In this week’s Solar News Roundup, a Yale study on the support of transitioning to a clean economy, and Arizona’s new carbon-free generation requirement.
Yale study finds 82 percent of voters support a transition to a clean economy
According to the Yale Program on Climate Change Communication (YPCCC), climate policy is a central issue to many voters. In a recent poll, Yale found that 82 percent of voters in their study say that “…achieving 100 percent clean energy should be the primary goal of U.S. Energy policy.” Within the voters surveyed, 63 percent said that the U.S. should prioritize developing renewable energy sources to address the country’s energy needs.
“There has been a dramatic increase in public concern about climate change over the past five years,” says Ed Maibach, the director of the George Mason center, which has been conducting studies in collaboration with the YPCCC for 13 years. “Increasingly large numbers of voters are coming to understand that the best way to take action to protect our climate is to vote for candidates who will defend our climate.”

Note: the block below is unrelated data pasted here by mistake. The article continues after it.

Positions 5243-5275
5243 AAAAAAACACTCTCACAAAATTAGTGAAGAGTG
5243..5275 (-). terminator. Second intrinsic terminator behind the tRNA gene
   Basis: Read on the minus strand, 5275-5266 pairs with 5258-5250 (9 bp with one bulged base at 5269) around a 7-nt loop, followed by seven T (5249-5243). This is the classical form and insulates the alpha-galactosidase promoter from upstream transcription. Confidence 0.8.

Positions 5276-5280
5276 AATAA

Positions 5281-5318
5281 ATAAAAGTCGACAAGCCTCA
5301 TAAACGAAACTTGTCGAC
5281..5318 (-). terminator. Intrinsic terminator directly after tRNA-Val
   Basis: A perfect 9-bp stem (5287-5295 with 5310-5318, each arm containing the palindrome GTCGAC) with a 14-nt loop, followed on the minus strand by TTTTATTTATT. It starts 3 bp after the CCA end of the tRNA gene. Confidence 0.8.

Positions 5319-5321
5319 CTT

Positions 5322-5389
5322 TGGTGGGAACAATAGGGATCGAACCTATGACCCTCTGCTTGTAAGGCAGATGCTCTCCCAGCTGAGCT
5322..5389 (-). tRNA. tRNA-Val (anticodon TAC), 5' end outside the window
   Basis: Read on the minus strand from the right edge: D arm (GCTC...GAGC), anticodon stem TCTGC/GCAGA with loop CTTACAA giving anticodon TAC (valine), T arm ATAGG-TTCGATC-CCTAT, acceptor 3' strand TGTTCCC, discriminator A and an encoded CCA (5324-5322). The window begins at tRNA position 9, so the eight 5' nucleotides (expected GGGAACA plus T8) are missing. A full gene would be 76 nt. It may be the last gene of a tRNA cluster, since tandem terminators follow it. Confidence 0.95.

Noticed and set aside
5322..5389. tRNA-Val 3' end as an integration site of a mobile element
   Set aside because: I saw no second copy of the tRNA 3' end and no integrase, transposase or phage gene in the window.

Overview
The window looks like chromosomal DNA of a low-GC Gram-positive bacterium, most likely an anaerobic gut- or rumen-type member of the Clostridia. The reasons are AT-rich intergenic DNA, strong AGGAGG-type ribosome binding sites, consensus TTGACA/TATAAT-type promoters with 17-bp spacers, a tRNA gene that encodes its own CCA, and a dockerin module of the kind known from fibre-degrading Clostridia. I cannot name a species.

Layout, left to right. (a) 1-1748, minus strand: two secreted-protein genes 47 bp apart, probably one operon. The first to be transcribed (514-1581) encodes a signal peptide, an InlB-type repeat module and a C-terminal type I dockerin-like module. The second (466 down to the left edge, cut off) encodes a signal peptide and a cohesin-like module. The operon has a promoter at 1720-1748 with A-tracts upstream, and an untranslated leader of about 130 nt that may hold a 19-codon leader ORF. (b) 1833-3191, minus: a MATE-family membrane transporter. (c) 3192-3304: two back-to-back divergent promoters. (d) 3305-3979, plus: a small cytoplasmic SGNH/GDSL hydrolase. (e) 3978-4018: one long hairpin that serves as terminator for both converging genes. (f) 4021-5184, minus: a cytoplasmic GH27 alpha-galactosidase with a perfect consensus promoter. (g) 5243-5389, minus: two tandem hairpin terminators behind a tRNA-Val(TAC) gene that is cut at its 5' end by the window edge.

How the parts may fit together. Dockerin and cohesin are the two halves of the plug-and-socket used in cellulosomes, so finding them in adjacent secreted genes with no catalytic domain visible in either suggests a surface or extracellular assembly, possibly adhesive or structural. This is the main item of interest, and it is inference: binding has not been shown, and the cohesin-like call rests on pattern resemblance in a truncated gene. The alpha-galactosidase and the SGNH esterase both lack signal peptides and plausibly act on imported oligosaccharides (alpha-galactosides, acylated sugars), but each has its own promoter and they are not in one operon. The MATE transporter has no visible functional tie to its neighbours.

Although the 2020 election has come and gone already, it’s still worthwhile to note that 54 percent of the voters surveyed agreed that “they would be more likely to vote for candidates who support providing federal financial bailouts to the renewable energy industry.”
Arizona utility regulators approve carbon-free by 2050 plan
A few weeks ago, utility regulators in Arizona approved a plan for utilities in the state to get all of their energy from carbon-free sources (like nuclear and solar energy) by 2050. The plan brings Arizona much closer to where many other Western states already are with respect to zero-carbon planning.
Even before reaching 100 percent carbon-free power by 2050, the plan requires electric utilities to get at least half of their power from renewable sources like wind and solar by 2035. By 2050, they will need to supply all of their customer demand for electricity with renewables, carbon-free nuclear, or energy-efficiency measures, such as subsidizing efficient light bulbs or insulation installations.
“The climate crisis is impacting Arizonans right now. I am glad the commission was finally able to look past partisan politics to support science and economics-based policy that stakeholders, utilities and ratepayers could all agree upon and benefit from,” said Sandra Kennedy, a Democrat who’s part of the Arizona Corporation Commissioners that voted for the measure.